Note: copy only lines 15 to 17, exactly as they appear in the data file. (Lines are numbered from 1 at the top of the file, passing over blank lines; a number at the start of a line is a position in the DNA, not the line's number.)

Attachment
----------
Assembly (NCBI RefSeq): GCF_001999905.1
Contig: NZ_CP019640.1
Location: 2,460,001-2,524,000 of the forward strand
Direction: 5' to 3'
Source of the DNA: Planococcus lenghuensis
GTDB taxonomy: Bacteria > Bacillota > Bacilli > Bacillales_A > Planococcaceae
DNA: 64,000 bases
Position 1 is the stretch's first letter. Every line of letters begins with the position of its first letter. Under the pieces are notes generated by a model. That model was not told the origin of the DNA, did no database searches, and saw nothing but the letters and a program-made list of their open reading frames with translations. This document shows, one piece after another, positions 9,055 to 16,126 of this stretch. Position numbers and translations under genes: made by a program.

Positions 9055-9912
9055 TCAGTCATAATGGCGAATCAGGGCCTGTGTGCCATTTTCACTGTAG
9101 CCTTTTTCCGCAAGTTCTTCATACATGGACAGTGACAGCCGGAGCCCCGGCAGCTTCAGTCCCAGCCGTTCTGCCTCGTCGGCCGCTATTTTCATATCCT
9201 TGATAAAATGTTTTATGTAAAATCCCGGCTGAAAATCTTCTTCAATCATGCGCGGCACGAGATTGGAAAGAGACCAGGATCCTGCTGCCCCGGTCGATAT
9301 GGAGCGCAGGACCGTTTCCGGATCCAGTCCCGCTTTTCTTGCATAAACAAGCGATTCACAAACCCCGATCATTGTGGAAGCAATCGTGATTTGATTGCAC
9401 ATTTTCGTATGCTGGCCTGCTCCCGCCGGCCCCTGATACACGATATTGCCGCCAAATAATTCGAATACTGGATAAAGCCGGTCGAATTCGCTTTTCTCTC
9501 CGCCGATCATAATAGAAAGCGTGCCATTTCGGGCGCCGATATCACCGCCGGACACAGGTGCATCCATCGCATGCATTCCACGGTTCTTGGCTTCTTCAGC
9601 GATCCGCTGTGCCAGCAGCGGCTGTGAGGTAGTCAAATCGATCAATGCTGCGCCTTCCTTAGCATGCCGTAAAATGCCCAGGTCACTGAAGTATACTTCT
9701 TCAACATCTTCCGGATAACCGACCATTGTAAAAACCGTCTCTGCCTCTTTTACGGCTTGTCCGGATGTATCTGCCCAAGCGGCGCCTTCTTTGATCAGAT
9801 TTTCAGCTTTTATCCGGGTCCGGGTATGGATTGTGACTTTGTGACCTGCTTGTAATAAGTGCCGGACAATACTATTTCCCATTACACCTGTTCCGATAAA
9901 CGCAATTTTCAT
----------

9501 CGCCGATCATAATAGAAAGCGTGCCATTTCGGGCGCCGATATCACCGCCGGACACAGGTGCATCCATCGCATGCATTCCACGGTTCTTGGCTTCTTCAGC
9601 GATCCGCTGTGCCAGCAGCGGCTGTGAGGTAGTCAAATCGATCAATGCTGCGCCTTCCTTAGCATGCCGTAAAATGCCCAGGTCACTGAAGTATACTTCT
9701 TCAACATCTTCCGGATAACCGACCATTGTAAAAACCGTCTCTGCCTCTTTTACGGCTTGTCCGGATGTATCTGCCCAAGCGGCGCCTTCTTTGATCAGAT